The U.S. House of Representatives included an extension of FFCRA leave in the Health and Economic Recovery Omnibus Emergency Solutions (HEROES) Act, which was approved by the House in May, but was never considered by the Senate. Under the House’s language, the extension would not merely extend but also expand the FFCRA leave provisions. For example, the House bill would make FFCRA leave apply to all private-sector employers, rather than solely those with fewer than 500 employees, as is currently the case, among other changes.
Throughout congressional negotiations on COVID-19 relief proposals, SHRM has advocated for a number of workplace priorities, including leave, noting that any extension of the FFCRA leave provisions should continue to provide assistance for employers and employees and avoid any new employer mandates.
“Most states may be waiting to see what the federal government will do” before expanding their laws further, said Chelsea Mesa, an attorney with Seyfarth in Los Angeles. “It’s possible states and local jurisdictions will expand their own laws past Jan. 1 or expand them to cover more employers if the FFCRA is not extended. It’s unfortunately very unclear.”
Nonetheless, Rob Duston, an attorney with Saul Ewing Arnstein & Lehr in Washington, D.C., predicted that Congress will extend the deadlines for both types of FFCRA leave. “If this does not occur before Dec. 31, it could be made retroactive,” he said. “The new administration is going to be strongly supportive of this type of leave.”
Illinois Sports Betting Handle Surges
Aided by having all five of its mobile sports betting operators available online for the entire month for the first time since operators went live in March, the Illinois Gaming Board on Thursday announced a record handle of nearly $434.6 million in October.
The figure was 42.4% higher than the $305.2 million reported in September, when both PointsBet and William Hill launched operations mid-month. It was the biggest month-over-month percentage increase of any jurisdiction with legalized sports wagering that generated a minimum handle of $10 million, and the $129.3-million increase was the largest jump of any state from September to October.
Sportsbooks in Illinois had a higher hold in October, posting a 10.02% win rate compared to September’s 3.85%. That resulted in operators collecting $42.2 million in adjusted gross revenue, more than a five-fold increase on September’s sum of $6.8 million. Illinois state tax coffers received more than $6.3 million from those revenues, while Cook County gained $480,000 in tax revenue.
Program Notices & Reminders
Workforce Center of Will County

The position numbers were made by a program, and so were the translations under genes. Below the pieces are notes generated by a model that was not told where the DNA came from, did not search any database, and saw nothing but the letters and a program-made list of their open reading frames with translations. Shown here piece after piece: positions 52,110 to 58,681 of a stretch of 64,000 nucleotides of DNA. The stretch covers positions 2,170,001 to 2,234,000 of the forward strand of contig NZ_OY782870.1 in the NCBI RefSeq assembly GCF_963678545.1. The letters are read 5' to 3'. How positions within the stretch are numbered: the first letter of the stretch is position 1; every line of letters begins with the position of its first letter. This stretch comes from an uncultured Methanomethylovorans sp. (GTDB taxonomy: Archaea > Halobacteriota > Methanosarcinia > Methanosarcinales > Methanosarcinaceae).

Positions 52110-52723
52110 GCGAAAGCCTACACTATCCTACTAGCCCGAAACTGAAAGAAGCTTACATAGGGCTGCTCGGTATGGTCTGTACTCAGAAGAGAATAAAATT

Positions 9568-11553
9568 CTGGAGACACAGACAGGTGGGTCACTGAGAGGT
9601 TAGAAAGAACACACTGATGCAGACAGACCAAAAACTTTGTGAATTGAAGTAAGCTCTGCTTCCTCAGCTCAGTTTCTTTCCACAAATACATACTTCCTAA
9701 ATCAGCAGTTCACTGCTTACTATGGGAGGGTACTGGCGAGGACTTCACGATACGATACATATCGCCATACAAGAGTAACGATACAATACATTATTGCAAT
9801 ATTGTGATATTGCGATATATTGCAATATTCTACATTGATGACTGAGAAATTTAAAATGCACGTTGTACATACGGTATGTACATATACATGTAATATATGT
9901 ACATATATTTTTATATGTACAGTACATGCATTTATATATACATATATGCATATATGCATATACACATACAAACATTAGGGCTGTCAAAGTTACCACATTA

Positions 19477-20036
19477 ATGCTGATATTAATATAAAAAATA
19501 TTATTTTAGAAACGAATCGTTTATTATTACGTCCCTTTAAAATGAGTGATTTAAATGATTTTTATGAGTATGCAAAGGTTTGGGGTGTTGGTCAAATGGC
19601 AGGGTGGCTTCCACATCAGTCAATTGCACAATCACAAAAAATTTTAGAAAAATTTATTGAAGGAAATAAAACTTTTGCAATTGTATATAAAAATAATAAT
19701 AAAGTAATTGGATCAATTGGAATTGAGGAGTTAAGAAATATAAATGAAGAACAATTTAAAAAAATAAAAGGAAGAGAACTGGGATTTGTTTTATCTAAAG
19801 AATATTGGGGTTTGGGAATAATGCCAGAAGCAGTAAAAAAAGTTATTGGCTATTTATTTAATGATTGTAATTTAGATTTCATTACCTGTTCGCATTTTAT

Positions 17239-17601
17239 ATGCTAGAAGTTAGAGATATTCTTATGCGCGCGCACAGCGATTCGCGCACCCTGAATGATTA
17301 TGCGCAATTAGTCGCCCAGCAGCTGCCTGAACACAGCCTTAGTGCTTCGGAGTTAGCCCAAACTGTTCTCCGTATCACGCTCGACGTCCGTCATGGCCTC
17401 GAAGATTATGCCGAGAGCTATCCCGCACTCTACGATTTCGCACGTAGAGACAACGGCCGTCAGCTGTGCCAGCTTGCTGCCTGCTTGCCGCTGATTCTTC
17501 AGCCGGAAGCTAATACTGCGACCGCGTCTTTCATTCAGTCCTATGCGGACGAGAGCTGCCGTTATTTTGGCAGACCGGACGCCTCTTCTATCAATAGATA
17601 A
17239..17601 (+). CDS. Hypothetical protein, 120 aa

The WCWC held a business services webinar with the Division of Rehabilitation Services talking about vocational rehab and home services programming last week. Attached to this email is a pdf document of that informative presentation. Also attached is a pdf document that reviews the Will County economy and labor force. You can also access them on our covid resource page.
ComEd Bill Assistance
Small-business customers can visit ComEd.com/SmallBizAssistance or call 1-877-4-COMED-1 (1-877-426-6331) to learn more or apply for the Small Business Assistance Program.
ComEd’s bill-assistance programs also include flexible payment options for residents, financial assistance for past-due balances and usage alerts for current bills. Any customer who is experiencing a hardship or difficulty with their electric bill should call ComEd immediately at 1-800-334-7661 (1-800-EDISON-1), Monday through Friday from 7 a.m. to 7 p.m. to learn more and enroll in a program.
Low-interest Economic Injury Disaster Loans (EIDLs) from the U.S. Small Business Administration (SBA) are still available to Illinois small businesses, small agricultural cooperatives, small aquaculture businesses and private nonprofit organizations.
The SBA has opened a Virtual Business Recovery Center to apply online using the Electronic Loan Application via the SBA’s secure website at https://DisasterLoanAssistance.sba.gov/. Business owners and residents should contact the SBA Customer Service Representatives at
(800) 659-2955 for assistance in completing their applications. Requests for SBA disaster loan program information may be obtained by emailing FOCE-Help@sba.gov.
Tell Congress to Make PPP Loans Deductible – Call to Action
The Paycheck Protection Program Flexibility Act of 2020, or PPP, was passed in order to provide small businesses across the United States crucial relief during widespread government shutdowns due to the COVID-19 pandemic. These loans can be forgivable when proceeds are used for payroll, rent, mortgage interest and utilities. Congressional leaders intended for PPP funded expenses to be deductible like other business expenses.
Despite the intent of Congressional leaders, additional legislation is needed to make PPP funds used to pay business expenses deductible. The failure to allow these deductions will have a devastating impact on small businesses struggling to keep their doors open and retain their employees. You can contact your Senators and House Representative here: https://oneclickpolitics.global.ssl.fastly.net/messages/edit?promo_id=10057
SBDC at JJC Update
21 Topics in 21 Minutes for 2021 Growth
Date: Scheduled one-on-one session
In less than 30 minutes, the Illinois Small Business Development Center at Joliet Junior College will help you prioritize key 2021 business plans whether it is for your people, your product, your marketing, your sales, your money, or the impact of this crisis. In this short, one-on-one exercise, we will help you determine up to three of the biggest opportunities for growth in the year ahead. We will offer no-cost tools to develop your strategy for success in those areas. Email us at SBDC@JJC.edu and we will send you a link for registration.
Finally, have a great weekend and don’t stress too much about getting that Christmas shopping done.
Joliet Region Chamber of Commerce & Industry Staff and Board of Directors
Vice President – Government Affairs
Joliet Region Chamber of Commerce & Industry